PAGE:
where is the projector into the eigenvector corresponding to the lowest eigenvalue of the operator , and is a valid density matrix in the Hilbert space of qubits on which the -local Pauli-observable acts trivially. For the above , it is simple to verify that the value of the variance bound is 1 (independent of ). Thus, for example, if the unknown state is the all spin down state, then Pauli-4 POVM works better than Pauli-6 POVM in predicting two-point correlators , since the variance is higher in the latter.

a.3.3 Improved Bound Using Hoeffding’s Inequality

Furthermore, we can use Hoeffding’s inequality to provide theoretical bounds when we are dealing with

-local Pauli observable, since we are working with bounded random variables. If

, for all , where , we can write,

(29)

The minimum number of samples needed to assure a maximum failure probability () among all the observables using Eq. (31) is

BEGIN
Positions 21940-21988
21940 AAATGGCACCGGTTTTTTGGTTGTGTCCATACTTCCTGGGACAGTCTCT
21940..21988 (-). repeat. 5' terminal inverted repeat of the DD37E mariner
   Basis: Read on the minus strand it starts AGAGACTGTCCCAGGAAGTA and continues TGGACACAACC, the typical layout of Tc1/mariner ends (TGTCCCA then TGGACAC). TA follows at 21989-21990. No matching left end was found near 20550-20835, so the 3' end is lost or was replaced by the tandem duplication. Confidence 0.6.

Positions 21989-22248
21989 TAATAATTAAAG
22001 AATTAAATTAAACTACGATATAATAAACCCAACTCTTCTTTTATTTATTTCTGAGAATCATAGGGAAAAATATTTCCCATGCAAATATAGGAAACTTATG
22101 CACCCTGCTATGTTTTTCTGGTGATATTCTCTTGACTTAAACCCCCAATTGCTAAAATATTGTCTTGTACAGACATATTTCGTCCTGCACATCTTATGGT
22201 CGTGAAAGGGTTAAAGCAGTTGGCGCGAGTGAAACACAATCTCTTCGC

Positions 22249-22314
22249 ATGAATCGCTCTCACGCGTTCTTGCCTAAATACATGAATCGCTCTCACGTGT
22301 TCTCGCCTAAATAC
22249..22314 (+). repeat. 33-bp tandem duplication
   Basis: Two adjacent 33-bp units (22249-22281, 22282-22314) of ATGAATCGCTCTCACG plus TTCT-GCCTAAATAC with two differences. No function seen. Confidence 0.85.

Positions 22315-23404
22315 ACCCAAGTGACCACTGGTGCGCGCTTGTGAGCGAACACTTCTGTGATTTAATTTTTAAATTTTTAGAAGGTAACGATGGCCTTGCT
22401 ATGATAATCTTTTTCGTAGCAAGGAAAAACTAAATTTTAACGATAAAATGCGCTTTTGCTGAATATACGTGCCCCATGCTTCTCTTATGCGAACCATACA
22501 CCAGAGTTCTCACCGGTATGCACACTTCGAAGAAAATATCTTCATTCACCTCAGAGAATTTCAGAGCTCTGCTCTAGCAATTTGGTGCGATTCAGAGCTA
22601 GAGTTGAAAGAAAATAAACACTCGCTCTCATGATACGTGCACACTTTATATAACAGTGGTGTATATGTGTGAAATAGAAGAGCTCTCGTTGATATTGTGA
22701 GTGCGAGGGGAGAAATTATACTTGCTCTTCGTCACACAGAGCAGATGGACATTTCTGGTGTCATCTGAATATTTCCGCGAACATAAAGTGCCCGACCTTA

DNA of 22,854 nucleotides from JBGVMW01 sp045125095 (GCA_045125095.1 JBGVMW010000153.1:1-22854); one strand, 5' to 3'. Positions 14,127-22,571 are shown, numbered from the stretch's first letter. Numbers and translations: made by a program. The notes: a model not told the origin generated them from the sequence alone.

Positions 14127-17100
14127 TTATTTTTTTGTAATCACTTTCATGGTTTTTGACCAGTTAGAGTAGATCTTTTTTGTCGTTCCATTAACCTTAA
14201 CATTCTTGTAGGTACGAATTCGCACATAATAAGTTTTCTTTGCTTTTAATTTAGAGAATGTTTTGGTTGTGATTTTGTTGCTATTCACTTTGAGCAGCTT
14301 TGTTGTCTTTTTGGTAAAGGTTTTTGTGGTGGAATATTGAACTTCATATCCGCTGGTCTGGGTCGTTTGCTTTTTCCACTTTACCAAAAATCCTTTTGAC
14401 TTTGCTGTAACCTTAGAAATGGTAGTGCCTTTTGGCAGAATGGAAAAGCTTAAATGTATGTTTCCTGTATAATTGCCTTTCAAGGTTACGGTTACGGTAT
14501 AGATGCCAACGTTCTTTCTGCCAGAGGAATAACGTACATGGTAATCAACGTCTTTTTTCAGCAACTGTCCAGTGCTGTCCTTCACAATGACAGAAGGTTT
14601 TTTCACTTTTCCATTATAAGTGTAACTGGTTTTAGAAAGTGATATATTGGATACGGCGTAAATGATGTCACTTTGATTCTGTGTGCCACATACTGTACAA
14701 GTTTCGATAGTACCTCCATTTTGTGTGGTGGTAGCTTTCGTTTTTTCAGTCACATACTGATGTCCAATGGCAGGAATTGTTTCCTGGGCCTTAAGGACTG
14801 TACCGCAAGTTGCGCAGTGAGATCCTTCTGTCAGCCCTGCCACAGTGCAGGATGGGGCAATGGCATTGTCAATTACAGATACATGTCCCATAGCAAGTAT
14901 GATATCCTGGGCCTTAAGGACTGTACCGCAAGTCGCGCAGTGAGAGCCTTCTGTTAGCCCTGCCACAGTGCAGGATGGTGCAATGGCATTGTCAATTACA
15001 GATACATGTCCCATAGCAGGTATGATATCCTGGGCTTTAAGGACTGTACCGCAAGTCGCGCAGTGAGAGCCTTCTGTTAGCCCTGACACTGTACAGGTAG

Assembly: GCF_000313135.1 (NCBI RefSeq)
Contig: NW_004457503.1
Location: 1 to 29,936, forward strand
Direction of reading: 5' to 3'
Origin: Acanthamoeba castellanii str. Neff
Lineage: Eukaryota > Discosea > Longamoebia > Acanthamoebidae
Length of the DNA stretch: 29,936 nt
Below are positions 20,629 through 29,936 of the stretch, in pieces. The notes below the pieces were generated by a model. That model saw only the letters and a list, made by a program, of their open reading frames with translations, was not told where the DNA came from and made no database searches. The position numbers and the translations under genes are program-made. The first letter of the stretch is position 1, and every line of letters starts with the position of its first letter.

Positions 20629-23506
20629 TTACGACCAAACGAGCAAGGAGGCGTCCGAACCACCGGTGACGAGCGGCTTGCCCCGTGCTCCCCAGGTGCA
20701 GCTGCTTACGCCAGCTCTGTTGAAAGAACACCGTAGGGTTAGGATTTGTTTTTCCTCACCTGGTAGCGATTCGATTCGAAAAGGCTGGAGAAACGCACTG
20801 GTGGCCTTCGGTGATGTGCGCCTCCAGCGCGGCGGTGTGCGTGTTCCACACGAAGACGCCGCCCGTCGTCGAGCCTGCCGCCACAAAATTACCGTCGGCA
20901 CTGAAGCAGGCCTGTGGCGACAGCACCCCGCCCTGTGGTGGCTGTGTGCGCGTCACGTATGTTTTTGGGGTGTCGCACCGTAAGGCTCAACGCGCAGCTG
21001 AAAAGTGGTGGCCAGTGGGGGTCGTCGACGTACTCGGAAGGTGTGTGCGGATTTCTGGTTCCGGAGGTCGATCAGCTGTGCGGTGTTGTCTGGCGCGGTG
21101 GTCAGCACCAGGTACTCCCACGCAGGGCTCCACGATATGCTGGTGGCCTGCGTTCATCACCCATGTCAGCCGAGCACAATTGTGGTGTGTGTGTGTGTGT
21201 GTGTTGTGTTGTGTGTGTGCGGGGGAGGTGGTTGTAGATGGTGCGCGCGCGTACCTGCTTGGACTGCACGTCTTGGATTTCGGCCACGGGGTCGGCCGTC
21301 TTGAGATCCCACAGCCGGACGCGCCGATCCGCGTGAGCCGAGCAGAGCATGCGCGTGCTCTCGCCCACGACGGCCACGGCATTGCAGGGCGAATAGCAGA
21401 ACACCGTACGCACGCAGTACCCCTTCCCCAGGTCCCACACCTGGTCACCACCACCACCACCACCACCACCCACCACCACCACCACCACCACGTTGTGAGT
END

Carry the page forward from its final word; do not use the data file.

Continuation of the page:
(30)

depends on the locality of the observable and the maximum eigenvalue of the inverse channel acting on the observable. The bound on random variable can be found as the range of the Rayleigh quotient of the inverse of the measurement channel, acting on the observable over all possible states. For instance, if we choose Pauli-6, the bounds can be shown to lie within in which case . Using the action of , one can verify that the value of the random variable belongs to the set for any Pauli matrix when is the inferred state for Pauli-4. Thus, the random variable is contained in the range which is exponential on the locality rather than the number of qubits.

a.3.4 The Guarantee of Performance for Multiple Observables

If we have different -local Pauli observables with the sample mean corresponding to the observable defined as . If , for all , where , we can combine the union bound with Hoeffding’s inequality to write

(31)

The minimum number of samples needed to assure a maximum failure probability () among all the observables using Eq. (31) is

(32)

The scaling is logarithmic in the number of observables , instead of linear behavior we get using Chebyshev’s inequality. We do not need to use MoM procedure [Huang_2020], which would have been necessary if we were dealing with estimate distributions with long tails (unlike the bounded estimates for -local Pauli observables).

References